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Tracking Chandra

October 27, 1999 ::

CXC in orbit - artist illustration
An artist's illustration of the Chandra spacecraft in orbit.
Illustration: NGST
Chandra orbit path
Artist's conception of Chandra's orbit path & radiation belts.
Illustration: CXC/M.Weiss
Chandra reached its orbit in three steps. First, the Space Shuttle Columbia delivered it to a low Earth orbit. Then, the Inertial Upper Stage rocket boosted Chandra up to an altitude where a built-in propulsion system took Chandra to its present orbit. This elliptical orbit takes the spacecraft to an altitude of 133,000 km (82,646 mi) - more than a third of the distance to the moon - before returning to its closest approach to the Earth of 16,000 kilometers (9,942 miles). It takes approximately 64 hours and 18 minutes to complete an orbit.

The Chandra spacecraft spends approximately 85% of its orbit above the belts of charged particles that surround the Earth. This makes uninterrupted observations of as long as 55 hours possible, making the overall percentage of useful observing time much greater than the low Earth orbit of a few hundred kilometers used by most satellites.


Follow along with this tutorial to see for yourself just what the Chandra orbit looks like. Please note, your browser must be java-enabled.

In a browser window, bring up:

http://liftoff.msfc.nasa.gov/realtime/JTrack/3d/JTrack3d.html

Screen shot of Jtrack 3D
Screen shot of Jtrack 3D depicting the View, Satellite, and Options menubar as well as the Earth.
This loads the java-based J-Track 3D tool. You may get a screen telling you that this is not a secure transfer (it's a safe tool, don't worry about loading it) in which case click on Grant.

Allow some time for the tool and its database to load (it will warn that it is loading satellite data). After it loads, you should be viewing the Earth with numerous little dots around it. Above the Earth on the same screen is a set of menu bars that read View, Satellite, and Options. Follow these steps:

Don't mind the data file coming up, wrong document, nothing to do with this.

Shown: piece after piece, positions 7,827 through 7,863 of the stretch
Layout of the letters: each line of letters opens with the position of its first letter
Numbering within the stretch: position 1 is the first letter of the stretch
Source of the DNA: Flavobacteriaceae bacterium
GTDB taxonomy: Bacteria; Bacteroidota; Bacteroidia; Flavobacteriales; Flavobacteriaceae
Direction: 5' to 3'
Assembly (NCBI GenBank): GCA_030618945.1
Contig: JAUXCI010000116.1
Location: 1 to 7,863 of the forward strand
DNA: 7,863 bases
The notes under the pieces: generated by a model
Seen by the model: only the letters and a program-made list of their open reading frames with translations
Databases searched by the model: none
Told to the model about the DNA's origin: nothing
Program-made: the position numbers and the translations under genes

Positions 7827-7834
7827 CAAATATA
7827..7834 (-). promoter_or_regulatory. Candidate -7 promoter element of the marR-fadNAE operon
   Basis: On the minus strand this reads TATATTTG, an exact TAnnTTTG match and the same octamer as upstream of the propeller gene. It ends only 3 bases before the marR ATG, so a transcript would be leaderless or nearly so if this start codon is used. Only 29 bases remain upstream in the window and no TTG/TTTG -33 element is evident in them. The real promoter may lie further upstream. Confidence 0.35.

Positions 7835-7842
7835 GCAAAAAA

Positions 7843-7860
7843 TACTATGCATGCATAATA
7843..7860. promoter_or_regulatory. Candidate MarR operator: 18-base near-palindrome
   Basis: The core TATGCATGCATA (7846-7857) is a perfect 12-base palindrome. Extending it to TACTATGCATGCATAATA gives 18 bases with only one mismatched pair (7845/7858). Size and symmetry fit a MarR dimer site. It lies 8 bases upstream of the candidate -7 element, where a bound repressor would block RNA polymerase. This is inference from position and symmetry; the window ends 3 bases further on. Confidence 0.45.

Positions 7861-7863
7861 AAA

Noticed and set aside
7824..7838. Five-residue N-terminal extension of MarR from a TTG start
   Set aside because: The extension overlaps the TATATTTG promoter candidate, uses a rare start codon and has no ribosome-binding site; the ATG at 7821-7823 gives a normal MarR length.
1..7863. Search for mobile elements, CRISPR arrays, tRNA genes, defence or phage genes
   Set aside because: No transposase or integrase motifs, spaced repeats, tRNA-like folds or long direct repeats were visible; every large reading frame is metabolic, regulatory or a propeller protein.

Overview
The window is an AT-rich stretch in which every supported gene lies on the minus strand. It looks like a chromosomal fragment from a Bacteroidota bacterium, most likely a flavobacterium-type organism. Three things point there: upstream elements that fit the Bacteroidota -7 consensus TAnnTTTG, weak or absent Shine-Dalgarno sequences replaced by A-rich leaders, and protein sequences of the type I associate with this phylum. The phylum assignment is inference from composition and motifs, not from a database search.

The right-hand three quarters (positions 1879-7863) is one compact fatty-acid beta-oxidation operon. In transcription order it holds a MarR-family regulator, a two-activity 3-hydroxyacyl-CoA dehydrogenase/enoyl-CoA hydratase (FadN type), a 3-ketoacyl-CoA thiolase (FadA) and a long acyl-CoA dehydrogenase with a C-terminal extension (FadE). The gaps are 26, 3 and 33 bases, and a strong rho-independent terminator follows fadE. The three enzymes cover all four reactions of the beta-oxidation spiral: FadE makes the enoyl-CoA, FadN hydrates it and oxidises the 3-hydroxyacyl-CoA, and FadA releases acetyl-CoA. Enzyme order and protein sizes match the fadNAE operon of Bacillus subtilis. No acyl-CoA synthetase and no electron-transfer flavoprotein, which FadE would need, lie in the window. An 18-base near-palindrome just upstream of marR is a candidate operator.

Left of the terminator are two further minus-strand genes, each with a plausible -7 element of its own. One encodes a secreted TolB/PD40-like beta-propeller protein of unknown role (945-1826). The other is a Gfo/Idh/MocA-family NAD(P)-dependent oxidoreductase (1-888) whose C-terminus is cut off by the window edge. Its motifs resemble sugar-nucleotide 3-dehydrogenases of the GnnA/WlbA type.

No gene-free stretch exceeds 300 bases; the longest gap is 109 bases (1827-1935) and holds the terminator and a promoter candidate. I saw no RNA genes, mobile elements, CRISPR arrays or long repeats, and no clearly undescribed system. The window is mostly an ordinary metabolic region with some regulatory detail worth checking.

1. Click on Satellite and choose Select. You will get a menu with a number of satellite names. Scroll down the list and choose Chandra. You should see the orbit track light up.
  2. Notice that the orbit is much bigger than the viewing screen. Click on View and select Zoom Out. Do this a few times until you can see the whole orbit.

    Note: This is a 3-d representation; the red part of the orbit is the part that is "out of the screen" and the grey part is "into the screen." The current position of the satellite is indicated by the position at which the name appears.
  3. Observe that there appears to be a line of dots across the Earth, along with more dots scattered in various places. Try the following:

    1. Place your cursor right at the center of the Earth and, holding down the left mouse button, slowly move the mouse straight down. The Earth (and everything else) tips down so that you are looking down on the northern hemisphere.
    2. Ah! The line of dots across the Earth is really a ring! What could that be? This is the ring of geostationary satellites - i.e. those satellites which just sit right at a fixed point above the equator. There is a particular altitude (about 40,000 km) at which the orbital period exactly matches the rotation period of the Earth. If a satellite orbits right along the equator at this altitude, it will just sit above a particular spot on the Earth. Some of these are weather satellites. Most are communications satellites. Yes, there is a lot of stuff up there!
    3. Click on any satellite to see it's name and orbit. (You can always get back to Chandra by repeating step "a"). If you look back at the Satellite options, under Select, you will see a button marked Sat. Info. Click on this, it will bring up information on the satellite you are looking at and display it in your browser window.

      Tracking Chandra In case you were wondering...
      In case you wondered if Chandra is really up there, take a look at these pictures shot by Gary Emerson with a 25 cm telescope at the E.E. Barnard Observatory. Gary used an astronomical program called "The Sky" to generate the positions of the spacecraft position. First he shot with a wide-angle camera and found Chandra, and then he homed in with the 25 cm telescope. Full Story
    4. Next, zoom back until the Earth takes up most of the window. You will witness the haze of low-altitude satellites which include things like Hubble, Mir, the Space Station, and many others. If you watch closely, you will see them move. (If you don't, go to Options and set the Update Rate to 1s or 5s.) You can find Hubble (HST), Mir, or the Space Station (Station) under Satellite/Select if you want to see where these are.

    5. Still having fun? If you have a good connection speed go to Options and choose Timing. Select X1000 and then go to Options under Update Rate and choose 1/4 second. Wait a while for this all to load. You should observe objects moving at 1000 times their actual rates. With a slower modem this may not work well.


(Many thanks to Dr. Pat Slane for contributing the step-by-step procedures.)


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